Linda Arbuckle on sun 16 mar 97
John Jensen asked about burnishing sigs. I'll throw in my 2 cents.
Burnishing a pot and buffing a sig are two different things, although at
some points they look similar . Burnishing compresses the surface and is
done with a hard object... stone, back of a spoon, etc., and usually done
before the pot is totally dry. I don't have a great deal of experience with
burnishing, but info I've seen here and elsewhere indicates that firing
above low lowfire temperatures results in enough movement in heating,
melting, cooling of the clay surface to destroy the alignment that made the
nice, buttery surface sheen.
Sigs are very tiny particles of clay. Most people apply to bone dry clay
(dip, brush, spray). Too thin a sig, or too thin an application, and you
don't get much sheen. Too thick and the tiny particles may hold on to each
other better than the clay body, and peel off after firing. If you use a
good sig and get an appropriate amount on (usually for me the sig is at milk
consistancy, and I dip or brush pot bottoms on lowfire ware to a count of
15. For a whole piece, you wouldn't want to do it this way for fear of too
much water absorbtion and cracking), you can buff it up with your fingers or
a soft cloth. I've used ritz hotel shoeshine cloths, handiwipes or pellon
interfacing from the fabric store (both are soft poly without grain), blue
automotive shop wipes, and students at UF are now using soft foam cosmetic
sponges. So, the idea is to buff the sig, not compress the surface. The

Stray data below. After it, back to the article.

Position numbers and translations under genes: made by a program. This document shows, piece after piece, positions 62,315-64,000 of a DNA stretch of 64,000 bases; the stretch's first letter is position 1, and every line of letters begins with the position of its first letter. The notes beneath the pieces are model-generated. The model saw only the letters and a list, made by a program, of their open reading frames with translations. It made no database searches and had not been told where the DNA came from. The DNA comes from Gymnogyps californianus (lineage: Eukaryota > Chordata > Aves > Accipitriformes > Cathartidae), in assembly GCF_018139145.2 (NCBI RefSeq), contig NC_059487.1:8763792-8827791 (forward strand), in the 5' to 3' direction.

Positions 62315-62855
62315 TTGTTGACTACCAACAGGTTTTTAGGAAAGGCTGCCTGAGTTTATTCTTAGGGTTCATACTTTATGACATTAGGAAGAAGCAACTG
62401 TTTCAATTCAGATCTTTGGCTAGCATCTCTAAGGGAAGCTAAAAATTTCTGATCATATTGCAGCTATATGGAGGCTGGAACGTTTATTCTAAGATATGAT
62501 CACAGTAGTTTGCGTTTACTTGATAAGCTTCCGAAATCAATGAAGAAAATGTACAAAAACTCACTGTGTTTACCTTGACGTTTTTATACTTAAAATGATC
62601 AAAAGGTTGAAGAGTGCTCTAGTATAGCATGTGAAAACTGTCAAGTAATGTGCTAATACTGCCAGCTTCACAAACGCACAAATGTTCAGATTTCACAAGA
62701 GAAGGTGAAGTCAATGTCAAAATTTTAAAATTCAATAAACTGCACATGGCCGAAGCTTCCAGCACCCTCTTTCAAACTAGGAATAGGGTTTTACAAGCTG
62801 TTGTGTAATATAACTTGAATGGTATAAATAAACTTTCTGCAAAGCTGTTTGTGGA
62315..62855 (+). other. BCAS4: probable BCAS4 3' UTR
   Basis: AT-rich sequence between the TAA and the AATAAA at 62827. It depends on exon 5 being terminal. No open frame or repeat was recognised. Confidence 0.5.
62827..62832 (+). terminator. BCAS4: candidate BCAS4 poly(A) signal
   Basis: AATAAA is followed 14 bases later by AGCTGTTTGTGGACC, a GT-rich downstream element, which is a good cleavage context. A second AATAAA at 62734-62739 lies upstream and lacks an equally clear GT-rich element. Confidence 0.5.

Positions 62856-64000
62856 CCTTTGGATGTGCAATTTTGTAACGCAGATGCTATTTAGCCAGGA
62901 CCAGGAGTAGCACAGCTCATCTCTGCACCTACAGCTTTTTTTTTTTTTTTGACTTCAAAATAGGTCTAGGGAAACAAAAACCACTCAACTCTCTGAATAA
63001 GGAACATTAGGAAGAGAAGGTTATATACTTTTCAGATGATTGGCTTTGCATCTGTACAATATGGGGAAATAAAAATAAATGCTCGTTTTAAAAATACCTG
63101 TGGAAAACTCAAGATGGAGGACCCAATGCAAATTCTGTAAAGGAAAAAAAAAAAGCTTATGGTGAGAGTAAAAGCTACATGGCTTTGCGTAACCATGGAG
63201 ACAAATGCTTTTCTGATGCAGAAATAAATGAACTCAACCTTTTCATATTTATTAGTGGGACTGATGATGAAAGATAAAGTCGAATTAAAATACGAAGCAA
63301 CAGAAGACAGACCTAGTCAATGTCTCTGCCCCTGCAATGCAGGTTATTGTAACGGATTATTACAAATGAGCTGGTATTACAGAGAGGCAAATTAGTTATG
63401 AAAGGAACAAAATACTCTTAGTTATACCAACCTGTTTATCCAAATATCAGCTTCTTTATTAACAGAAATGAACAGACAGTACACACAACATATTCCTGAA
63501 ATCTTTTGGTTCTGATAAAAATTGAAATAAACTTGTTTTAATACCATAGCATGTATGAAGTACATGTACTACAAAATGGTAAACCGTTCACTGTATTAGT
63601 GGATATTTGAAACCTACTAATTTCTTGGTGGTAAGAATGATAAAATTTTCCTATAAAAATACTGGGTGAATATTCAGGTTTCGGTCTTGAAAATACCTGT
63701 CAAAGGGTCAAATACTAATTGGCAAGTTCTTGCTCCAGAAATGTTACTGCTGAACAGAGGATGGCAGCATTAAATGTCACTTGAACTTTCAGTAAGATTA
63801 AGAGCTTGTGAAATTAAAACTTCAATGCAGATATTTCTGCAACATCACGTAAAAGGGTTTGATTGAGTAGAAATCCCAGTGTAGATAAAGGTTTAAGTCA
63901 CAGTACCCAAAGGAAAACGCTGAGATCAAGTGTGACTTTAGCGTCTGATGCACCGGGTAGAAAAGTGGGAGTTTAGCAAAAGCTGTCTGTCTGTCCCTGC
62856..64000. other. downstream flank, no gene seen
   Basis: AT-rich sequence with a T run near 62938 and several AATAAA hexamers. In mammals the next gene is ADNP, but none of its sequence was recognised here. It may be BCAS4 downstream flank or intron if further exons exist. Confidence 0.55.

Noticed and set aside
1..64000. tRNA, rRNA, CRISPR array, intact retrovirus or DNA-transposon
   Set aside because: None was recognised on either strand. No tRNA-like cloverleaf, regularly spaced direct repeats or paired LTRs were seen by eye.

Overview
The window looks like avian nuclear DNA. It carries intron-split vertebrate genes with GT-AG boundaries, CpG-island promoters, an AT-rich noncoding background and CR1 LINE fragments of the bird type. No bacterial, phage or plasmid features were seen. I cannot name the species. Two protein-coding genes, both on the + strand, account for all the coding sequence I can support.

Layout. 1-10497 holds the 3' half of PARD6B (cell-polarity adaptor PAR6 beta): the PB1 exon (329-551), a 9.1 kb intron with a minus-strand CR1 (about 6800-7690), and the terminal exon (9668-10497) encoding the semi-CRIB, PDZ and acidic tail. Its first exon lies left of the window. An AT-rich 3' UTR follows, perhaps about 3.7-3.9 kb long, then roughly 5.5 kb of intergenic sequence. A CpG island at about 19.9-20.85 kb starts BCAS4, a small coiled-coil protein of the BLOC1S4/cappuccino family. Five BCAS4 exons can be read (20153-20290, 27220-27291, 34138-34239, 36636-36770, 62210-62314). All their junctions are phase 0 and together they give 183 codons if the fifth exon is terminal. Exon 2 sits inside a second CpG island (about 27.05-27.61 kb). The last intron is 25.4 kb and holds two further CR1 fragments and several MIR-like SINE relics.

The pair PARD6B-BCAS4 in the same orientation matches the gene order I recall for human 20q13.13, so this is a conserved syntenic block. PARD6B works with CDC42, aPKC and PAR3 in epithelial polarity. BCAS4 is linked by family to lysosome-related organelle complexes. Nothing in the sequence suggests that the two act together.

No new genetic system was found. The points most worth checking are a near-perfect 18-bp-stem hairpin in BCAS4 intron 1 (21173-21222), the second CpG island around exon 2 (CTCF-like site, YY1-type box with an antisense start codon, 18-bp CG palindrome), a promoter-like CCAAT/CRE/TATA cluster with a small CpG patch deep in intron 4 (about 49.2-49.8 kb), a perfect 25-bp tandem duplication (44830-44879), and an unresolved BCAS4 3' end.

shine on sig is durable over a wider temperature range.
Pete Pinnell has done some really lovely work at 03 working with sigs fired
on in the bisque-firing, and then he applies a "patina" of flux and
colorant, put on and wiped off like antiqueing. Really nice on textured
surfaces, and modifies the flattness of the sig surface. He uses 1 teaspoon
gerstley borate to 1/2 teasp. (strong colorants) to 1 teasp. colorant. Test
various colors of "patina" over various colored sigs. A tin patina over a
chrome sig does give chrome-tin pinking.
Graduate Advisor, Assoc. Prof.
University of FL Department of Art
P.O. Box 115801
Gainesville, FL 32611-5801
Leslie Ihde on wed 30 jul 97
Linda- I saved your message on terra sigs- which I found very informative.
I wanted to know if terra sig can be applied to bisqued paperclay? Do you
know of a book which addresses the application of terra sig to bisque? I
wonder because you said useally terra sig is applied to greenware. Are
there other ways?
Thank you for any leads for further reasearch. (Meanwhile, I will
experiement of course, but suggestions are appreciated.)
Leslie in Vestal NY